China Built a Hypersonic Generator That Could Power Unimaginable Weapons

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China Built a Hypersonic Generatorsakkmesterke - Getty Images
  • Turning gas into plasma creates an intense electrical current for powering potent hypersonic weapons.

  • Chinese researchers built a hypersonic generator that could power military lasers, rail guns, and microwave weapons.

  • The relative compact nature of the hypersonic generator opens the scope of potential uses.

Chinese scientists say one formidable explosion inside a shock tunnel can turn hot gas into the most powerful hypersonic generator a military has ever seen—strong enough to charge military lasers, rails guns, microwave weapons, and more.

As reported by the South China Morning Post, a new peer-reviewed paper in the Chinese Journal of Theoretical and Applied Mechanics explains how the hypersonic generator turns one detonation inside a shock tunnel into enough electrical current to power hypersonic weapons of the future.

The Chinese scientists were able to use a controlled detonation to turn hot gas into a plasma filled with racing ions, which converted to current. With shock waves accelerating the compressed argon gas to 14 times the speed of sound, the charged ion-filled plasma then passed through magnetohydrodynamics generators to produce electric current up to 212 kilowatts while using .26 gallons of gas. That’s enough power for a burst of energy unlike anything available now in a compact system.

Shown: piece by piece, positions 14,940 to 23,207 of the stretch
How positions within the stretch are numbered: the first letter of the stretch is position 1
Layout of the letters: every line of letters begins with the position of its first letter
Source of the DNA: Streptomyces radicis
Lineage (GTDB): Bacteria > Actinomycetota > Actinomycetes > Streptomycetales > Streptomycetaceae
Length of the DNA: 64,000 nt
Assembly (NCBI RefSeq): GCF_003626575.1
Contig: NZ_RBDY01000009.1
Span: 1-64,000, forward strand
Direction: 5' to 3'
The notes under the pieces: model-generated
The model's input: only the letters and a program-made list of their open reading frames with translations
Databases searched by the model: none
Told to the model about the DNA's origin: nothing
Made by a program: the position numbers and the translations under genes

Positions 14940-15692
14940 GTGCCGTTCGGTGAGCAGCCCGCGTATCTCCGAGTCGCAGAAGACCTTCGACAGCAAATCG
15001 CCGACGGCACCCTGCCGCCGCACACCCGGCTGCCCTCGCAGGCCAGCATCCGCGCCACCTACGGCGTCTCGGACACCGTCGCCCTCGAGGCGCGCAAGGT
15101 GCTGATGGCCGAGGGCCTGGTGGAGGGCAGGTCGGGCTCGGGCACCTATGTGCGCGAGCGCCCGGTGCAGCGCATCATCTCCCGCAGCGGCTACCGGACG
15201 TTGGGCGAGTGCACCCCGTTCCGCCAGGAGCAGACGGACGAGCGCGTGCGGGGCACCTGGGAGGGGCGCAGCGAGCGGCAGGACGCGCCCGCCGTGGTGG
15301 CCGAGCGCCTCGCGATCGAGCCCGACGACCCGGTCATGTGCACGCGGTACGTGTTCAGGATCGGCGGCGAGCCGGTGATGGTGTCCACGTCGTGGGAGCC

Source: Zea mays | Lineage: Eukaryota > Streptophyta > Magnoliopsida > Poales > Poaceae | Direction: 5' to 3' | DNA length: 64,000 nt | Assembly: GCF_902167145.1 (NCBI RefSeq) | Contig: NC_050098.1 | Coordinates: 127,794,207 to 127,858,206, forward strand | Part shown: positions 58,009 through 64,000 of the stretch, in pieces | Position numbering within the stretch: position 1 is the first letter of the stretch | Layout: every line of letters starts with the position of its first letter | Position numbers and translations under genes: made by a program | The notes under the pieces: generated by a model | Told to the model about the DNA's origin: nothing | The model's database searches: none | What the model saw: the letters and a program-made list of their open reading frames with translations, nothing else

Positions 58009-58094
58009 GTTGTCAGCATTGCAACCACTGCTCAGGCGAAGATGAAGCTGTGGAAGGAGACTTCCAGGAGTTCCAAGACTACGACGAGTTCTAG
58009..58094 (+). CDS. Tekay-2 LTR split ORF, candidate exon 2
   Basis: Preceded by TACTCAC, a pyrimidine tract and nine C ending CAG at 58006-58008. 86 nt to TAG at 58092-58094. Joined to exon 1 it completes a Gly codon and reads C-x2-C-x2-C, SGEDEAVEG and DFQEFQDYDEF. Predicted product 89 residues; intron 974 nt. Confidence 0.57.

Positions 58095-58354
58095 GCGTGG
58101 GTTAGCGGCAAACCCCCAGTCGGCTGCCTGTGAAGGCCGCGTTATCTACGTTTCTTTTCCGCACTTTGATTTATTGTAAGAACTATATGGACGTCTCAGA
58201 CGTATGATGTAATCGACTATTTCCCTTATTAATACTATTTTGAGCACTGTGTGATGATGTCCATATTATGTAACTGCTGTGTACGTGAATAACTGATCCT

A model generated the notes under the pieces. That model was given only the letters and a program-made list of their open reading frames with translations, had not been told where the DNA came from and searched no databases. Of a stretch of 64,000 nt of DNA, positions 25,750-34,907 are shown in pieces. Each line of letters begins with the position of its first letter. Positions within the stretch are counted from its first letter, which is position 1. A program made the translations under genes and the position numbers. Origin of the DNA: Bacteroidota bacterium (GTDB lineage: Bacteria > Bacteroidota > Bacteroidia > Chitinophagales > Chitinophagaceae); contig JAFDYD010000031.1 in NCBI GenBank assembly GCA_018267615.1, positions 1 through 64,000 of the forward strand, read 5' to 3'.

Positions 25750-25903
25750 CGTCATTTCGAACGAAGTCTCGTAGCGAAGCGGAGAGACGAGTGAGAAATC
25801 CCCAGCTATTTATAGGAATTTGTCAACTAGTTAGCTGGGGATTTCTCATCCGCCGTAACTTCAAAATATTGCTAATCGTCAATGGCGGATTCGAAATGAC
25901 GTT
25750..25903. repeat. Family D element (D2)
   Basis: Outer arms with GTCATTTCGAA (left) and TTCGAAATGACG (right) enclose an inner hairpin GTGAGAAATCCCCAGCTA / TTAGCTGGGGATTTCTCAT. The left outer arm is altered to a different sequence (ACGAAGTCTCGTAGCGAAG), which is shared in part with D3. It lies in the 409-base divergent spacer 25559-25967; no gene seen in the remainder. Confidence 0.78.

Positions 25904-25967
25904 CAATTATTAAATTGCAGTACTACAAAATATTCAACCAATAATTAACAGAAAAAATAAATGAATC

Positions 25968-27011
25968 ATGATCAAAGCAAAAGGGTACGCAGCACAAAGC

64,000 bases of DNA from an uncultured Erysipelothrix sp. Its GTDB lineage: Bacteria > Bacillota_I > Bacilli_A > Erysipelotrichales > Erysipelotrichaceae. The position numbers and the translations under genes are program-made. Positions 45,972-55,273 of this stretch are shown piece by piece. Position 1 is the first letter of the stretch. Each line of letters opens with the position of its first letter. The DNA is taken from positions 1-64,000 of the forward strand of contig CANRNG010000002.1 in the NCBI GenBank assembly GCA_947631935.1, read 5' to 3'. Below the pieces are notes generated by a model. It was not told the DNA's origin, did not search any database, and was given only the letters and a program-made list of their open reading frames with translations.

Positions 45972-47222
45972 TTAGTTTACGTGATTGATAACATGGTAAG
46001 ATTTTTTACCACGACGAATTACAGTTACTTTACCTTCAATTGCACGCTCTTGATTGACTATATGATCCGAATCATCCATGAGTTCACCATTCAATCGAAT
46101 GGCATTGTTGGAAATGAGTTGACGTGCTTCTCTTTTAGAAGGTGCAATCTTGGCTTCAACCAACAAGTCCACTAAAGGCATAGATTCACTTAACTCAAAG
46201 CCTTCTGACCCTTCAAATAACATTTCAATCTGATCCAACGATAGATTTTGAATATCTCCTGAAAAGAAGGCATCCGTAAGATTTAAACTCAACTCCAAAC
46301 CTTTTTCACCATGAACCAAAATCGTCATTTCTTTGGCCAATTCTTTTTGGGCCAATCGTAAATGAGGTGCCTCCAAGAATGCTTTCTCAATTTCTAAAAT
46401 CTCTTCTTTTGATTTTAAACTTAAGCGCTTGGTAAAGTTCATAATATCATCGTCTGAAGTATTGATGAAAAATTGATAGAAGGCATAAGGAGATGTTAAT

“It has a large capacity and high efficiency," the scientists write, via the SCMP. “There is no need for intermediate energy storage components. The energy can be directly transferred to the load without a high-power switch. And the device can start up quickly.” The generator also has no rotating parts, increasing efficiency and ease of use.

With some of the largest weapons in development requiring a gigawatt of input energy, the researchers say they can produce that with 177 cubic feet of hypersonic plasma (that’s smaller than most vans).

China isn’t ready to deploy the new system just yet. There are plenty of logistical hurdles to sort out in how to transport a device that requires controlled detonation, and just how to handle the gas needed for a second charge when on the move. Still, if the next iteration of the science offers up an automated reloading of the technology, China’s hypersonic weapons just got a colossal burst of power.

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